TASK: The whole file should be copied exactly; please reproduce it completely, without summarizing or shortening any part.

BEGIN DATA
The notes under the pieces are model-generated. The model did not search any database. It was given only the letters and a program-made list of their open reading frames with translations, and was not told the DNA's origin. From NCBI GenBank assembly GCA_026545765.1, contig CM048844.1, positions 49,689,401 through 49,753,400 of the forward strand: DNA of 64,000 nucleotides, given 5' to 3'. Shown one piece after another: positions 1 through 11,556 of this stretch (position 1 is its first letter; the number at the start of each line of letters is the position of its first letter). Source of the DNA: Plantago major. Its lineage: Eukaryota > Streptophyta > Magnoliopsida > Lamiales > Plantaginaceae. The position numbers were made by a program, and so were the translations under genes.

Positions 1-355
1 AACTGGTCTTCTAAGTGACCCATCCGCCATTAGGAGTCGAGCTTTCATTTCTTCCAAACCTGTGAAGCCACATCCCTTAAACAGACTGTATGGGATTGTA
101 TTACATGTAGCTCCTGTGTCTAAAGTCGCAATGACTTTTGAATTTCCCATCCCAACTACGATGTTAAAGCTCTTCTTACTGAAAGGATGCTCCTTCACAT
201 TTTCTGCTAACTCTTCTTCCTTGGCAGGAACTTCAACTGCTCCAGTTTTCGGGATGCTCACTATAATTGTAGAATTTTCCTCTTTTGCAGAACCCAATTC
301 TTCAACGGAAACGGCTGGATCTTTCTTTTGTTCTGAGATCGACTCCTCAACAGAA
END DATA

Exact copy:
The notes under the pieces are model-generated. The model did not search any database. It was given only the letters and a program-made list of their open reading frames with translations, and was not told the DNA's origin. From NCBI GenBank assembly GCA_026545765.1, contig CM048844.1, positions 49,689,401 through 49,753,400 of the forward strand: DNA of 64,000 nucleotides, given 5' to 3'. Shown one piece after another: positions 1 through 11,556 of this stretch (position 1 is its first letter; the number at the start of each line of letters is the position of its first letter). Source of the DNA: Plantago major. Its lineage: Eukaryota > Streptophyta > Magnoliopsida > Lamiales > Plantaginaceae. The position numbers were made by a program, and so were the translations under genes.

Positions 1-355
1 AACTGGTCTTCTAAGTGACCCATCCGCCATTAGGAGTCGAGCTTTCATTTCTTCCAAACCTGTGAAGCCACATCCCTTAAACAGACTGTATGGGATTGTA
101 TTACATGTAGCTCCTGTGTCTAAAGTCGCAATGACTTTTGAATTTCCCATCCCAACTACGATGTTAAAGCTCTTCTTACTGAAAGGATGCTCCTTCACAT
201 TTTCTGCTAACTCTTCTTCCTTGGCAGGAACTTCAACTGCTCCAGTTTTCGGGATGCTCACTATAATTGTAGAATTTTCCTCTTTTGCAGAACCCAATTC
301 TTCAACGGAAACGGCTGGATCTTTCTTTTGTTCTGAGATCGACTCCTCAACAGAA